The Monarchy Takes the Lead
While most accounts of the Moroccan Hirak have focused on the authorities’ security-minded response to instability, in the months that have followed the protest movements in Jerada and al-Hoceima, the monarchy has also presented a series of initiatives that aim to provide a political and economic answer to the demands for jobs, investment and social justice that emerged from the demonstrations. The growing frustration of the country’s rural population has been long in the making, but its explosion between 2016 and 2018 was a major source of concern for the monarchy, whose support has historically been found in these constituencies.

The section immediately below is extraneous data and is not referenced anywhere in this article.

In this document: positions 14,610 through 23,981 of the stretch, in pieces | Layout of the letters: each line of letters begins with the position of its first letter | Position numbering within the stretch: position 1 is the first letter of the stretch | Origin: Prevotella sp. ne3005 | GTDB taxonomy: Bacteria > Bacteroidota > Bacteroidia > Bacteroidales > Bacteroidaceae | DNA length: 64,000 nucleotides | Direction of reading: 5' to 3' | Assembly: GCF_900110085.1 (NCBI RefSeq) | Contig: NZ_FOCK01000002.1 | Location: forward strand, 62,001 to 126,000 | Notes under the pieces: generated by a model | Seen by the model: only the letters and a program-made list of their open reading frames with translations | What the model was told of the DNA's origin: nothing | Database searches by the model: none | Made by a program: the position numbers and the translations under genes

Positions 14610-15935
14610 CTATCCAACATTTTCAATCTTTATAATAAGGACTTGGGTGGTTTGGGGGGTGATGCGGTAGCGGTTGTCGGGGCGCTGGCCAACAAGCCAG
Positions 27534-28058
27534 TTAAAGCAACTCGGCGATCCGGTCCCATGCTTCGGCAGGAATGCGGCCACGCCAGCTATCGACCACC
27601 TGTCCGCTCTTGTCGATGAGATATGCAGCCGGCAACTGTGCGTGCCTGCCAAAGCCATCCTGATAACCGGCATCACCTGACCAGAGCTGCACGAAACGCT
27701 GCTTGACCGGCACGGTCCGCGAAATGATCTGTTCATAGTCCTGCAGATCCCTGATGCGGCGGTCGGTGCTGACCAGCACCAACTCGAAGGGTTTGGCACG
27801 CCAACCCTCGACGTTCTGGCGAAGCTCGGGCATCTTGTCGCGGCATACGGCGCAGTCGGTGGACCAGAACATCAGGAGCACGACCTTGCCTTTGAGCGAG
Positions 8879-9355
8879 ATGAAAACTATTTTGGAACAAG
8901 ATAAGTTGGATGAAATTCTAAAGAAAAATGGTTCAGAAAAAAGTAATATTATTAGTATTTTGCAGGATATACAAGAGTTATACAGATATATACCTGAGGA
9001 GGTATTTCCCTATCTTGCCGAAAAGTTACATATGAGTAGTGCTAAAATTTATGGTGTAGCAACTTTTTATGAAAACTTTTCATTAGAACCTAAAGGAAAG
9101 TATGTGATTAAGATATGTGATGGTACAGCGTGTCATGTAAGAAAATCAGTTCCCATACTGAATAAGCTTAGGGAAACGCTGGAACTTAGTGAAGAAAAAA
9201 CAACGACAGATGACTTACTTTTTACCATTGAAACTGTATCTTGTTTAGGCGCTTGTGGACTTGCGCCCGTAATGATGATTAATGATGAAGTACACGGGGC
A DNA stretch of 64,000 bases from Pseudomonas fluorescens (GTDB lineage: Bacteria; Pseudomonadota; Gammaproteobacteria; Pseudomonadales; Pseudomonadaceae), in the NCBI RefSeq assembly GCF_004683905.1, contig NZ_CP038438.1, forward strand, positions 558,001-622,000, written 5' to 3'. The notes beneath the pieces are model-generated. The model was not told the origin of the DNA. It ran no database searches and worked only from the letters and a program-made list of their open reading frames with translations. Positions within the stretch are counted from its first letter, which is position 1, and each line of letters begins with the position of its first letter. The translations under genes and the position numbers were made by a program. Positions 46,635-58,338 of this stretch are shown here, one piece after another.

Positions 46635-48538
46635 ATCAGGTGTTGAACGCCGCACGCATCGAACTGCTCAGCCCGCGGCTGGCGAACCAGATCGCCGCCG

Indeed, since the beginning of this new phase, King Mohammed VI has intensified his interventions and speeches, in what has probably been an attempt to push the government to take action and provide answers to these key constituencies. The most evident example of this approach was the October 2017 “royal earthquake” as the local media outlets called it, when the king fired four ministers (Mohamed Hassad, Mohamed Nabil Benabdellah, al-Houcine Louardi, and Larbi Bencheikh) and other officials following the Audit Court’s report that pointed out a series of administrative mistakes and errors at the root of the unrest in al-Hoceima. This intervention was presented as a way for the monarchy to hold government officials accountable for their actions and was followed by a similar decision in August 2018, when the king fired Economy Minister Mohamed Boussaid. Through these spectacular dismissals, the monarchy has tried to distance itself from these allegedly ineffective officials, while sending a message that it remains in control of the situation.